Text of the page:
In the UK, BIS Innovation Hub in London supports the Project Rosalind initiative to develop application program interfaces (APIs) for CBDC, exploring how the central bank’s central CBDC ledger can interface with private sector payment providers.
3. Provide expertise in designing a CBDC that will be adopted and integrated into the current payments landscape. Many technologies such as distributed computing, distributed ledger, machine learning, predictive analytics are areas where fintechs can provide their expertise in the creation of CBDCs. The extensive experience of fintechs in this area can help central banks create financial products and services around CBDCs that are lower in cost and prove attractive from the end user’s point of view.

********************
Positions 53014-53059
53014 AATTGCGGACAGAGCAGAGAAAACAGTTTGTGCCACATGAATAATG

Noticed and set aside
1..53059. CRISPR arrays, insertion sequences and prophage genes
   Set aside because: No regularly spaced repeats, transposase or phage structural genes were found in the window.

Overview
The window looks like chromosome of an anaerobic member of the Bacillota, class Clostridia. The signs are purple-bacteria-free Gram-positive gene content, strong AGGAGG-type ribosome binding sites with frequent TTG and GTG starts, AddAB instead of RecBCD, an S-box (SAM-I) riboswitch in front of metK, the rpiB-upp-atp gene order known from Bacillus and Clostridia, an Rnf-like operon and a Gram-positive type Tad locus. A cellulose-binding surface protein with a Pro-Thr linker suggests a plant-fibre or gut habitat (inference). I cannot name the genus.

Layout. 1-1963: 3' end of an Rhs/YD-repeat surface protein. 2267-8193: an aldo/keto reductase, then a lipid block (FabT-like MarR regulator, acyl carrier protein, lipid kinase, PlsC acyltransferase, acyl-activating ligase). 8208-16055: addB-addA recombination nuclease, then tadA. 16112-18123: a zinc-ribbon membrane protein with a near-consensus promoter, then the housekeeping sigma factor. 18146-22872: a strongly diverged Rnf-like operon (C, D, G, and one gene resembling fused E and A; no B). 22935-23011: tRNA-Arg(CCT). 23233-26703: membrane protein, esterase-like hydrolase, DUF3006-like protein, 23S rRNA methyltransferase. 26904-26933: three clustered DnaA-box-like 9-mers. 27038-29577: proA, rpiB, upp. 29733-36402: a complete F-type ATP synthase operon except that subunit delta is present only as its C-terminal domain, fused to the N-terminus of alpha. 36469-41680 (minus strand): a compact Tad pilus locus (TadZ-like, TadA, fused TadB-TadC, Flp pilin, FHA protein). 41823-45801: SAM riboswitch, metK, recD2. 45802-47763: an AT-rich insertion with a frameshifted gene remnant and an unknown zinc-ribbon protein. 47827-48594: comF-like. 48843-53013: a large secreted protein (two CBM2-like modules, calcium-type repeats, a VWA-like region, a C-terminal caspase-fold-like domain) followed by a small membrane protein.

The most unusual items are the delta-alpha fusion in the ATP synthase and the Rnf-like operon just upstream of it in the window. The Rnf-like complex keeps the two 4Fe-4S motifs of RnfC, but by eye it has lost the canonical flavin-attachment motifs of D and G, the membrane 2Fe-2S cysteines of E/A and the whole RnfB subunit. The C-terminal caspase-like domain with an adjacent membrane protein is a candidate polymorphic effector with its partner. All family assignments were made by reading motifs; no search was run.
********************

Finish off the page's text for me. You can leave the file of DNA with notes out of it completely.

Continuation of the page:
In some countries such as Jamaica, commercial banks are authorized to create CBDC accounts. Since CBDCs cannot be used to generate fees, there may not be a big incentive for their use. But commercial banks might explore embedding a CBDC account into a wallet where lots of additional services could be added as a source of revenue. It should be kept in mind that the role of commercial banks in CBDC is still yet to be clearly defined. But in any case, to make adoption of CBDCs worthwhile and not to be perceived as a threat to the traditional banking sector, it must be demonstrated that CBDCs will have tangible benefits for banks, payment players and non-financial institutions. Central banks will benefit from business cases and best practices from consumer-facing financial institutions to build CBDC solutions that will be widely adopted as soon as they are launched.